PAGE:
WILSON: Yes. You know, they tell you afterwards, you know, there are going to be times where you won't remember where it's fast, sometimes were it slow. That was the point of like the slow motion for me. And I saw the face that he had go blank, everything was just blank. And I knew immediately that he had passed.

STEPHANOPOULOS: And what'd you think?

WILSON: Need help. You know, I got back on the radio and I said, send a supervisor and every car we have.

STEPHANOPOULOS: You'd never even shot your gun before and now a man is dead.

WILSON: Mm-hmm.

STEPHANOPOULOS: Does that put you in shock? What does it -- what's going through your mind at that point? What are you feeling at that point?

WILSON: Shock would be a good way to describe it. And there's not a cop out there who goes out there and are like, you know, I'm going to use my gun today. No one wants to. No one ever wants to do that. And it just happened and it happened in a minute.

STEPHANOPOULOS: The Brown family came out with a statement where they said, we are profoundly disappointed that the killer of our child will not face the consequences of his actions. What do you think when you hear that?

WILSON: I think those are grieving parents who are mourning the loss of their son. STEPHANOPOULOS: They're saying that you have to face the consequences

of your actions. Do you think there's anything you can say to them that can change their minds or change their hearts?

WILSON: I don't think there's anything I could say. But, again, you know, I'm sorry that their son lost his life. It wasn't the intention of that day. It's what occurred that day. And there's no -- nothing you can say that's going to make a parent feel better.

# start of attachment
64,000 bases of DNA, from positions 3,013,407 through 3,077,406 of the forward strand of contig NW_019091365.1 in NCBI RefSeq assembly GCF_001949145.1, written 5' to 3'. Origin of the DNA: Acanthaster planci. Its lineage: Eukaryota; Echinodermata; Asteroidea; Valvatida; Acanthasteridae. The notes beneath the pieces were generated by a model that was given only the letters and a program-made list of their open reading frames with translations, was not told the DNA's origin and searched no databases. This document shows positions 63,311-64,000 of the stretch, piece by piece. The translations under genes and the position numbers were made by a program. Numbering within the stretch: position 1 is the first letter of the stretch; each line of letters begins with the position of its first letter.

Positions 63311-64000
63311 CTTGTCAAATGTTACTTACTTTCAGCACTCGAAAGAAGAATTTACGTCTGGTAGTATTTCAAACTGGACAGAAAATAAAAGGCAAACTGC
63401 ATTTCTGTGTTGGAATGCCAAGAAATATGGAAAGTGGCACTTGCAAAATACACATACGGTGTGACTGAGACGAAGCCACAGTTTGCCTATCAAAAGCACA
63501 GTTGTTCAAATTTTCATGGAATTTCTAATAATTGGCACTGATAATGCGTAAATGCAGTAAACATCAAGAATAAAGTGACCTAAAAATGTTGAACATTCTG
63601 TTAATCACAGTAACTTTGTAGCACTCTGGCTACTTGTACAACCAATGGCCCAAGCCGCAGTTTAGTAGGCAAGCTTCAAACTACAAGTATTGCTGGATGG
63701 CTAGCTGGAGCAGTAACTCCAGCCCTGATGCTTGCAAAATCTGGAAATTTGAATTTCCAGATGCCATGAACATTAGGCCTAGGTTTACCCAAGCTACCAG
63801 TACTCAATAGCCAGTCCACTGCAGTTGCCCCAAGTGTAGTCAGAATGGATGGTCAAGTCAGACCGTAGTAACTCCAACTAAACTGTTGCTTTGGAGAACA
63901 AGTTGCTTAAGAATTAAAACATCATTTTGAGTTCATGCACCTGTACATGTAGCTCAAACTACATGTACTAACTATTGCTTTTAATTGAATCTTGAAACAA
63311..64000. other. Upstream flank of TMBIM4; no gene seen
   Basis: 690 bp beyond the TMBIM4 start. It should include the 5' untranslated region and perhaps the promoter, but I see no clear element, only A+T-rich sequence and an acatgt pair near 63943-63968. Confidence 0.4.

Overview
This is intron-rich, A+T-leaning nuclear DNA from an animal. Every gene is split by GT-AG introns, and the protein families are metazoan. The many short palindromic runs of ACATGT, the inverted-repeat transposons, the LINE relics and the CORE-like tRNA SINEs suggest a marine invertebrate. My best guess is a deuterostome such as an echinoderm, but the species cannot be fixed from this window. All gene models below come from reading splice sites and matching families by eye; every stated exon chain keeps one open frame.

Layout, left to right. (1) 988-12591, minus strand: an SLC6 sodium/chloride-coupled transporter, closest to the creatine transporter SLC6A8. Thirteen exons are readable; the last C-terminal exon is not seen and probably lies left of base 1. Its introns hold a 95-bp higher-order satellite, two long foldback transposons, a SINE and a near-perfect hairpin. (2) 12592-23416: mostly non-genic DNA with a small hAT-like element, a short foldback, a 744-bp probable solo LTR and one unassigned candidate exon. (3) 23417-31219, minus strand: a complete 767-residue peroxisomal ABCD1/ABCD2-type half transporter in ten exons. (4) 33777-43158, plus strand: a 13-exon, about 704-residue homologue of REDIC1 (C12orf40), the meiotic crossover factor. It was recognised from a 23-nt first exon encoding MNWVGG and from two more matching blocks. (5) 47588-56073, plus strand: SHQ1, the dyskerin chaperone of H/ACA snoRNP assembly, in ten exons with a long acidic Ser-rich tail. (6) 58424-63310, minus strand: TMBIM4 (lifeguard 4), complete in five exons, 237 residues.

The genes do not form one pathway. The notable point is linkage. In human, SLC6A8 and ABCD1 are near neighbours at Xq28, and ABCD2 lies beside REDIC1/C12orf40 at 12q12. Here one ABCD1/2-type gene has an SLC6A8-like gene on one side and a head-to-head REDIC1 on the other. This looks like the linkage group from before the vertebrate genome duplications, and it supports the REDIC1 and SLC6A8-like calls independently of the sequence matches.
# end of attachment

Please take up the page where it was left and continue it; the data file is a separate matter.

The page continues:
STEPHANOPOULOS: Do you feel any remorse?

WILSON: Everyone feels remorse when a life is lost. Like I told you before, I never wanted to take anybody's life. You know, that's not the good part of the job. That's the bad part of the job. So, yes, there is remorse.


BERMAN: All right, documents that were released after the grand jury decided not to indict Officer Wilson contain a mountain of testimony and some of it now raising eyebrows. Testimony shows that police interviews with Wilson right after the shooting, those interviews were not recorded. There were no photos taken of his hands before he washed the blood off his hands, and Wilson himself placed his own gun into the evidence bag. The questions are, why did it happen this way, and the bigger question is, would any of it have made a difference if it was done the right way. Joining me now to talk more about this, CNN legal analyst and criminal defense attorney, Mark O'Mara, who represented George Zimmerman in the trial involving the killer of Trayvon Martin? Jeff Roorda of the St. Louis police officer association, also a member of the Missouri Statehouse and back with us, CNN legal analyst and former federal prosecutor, Sunny Hostin.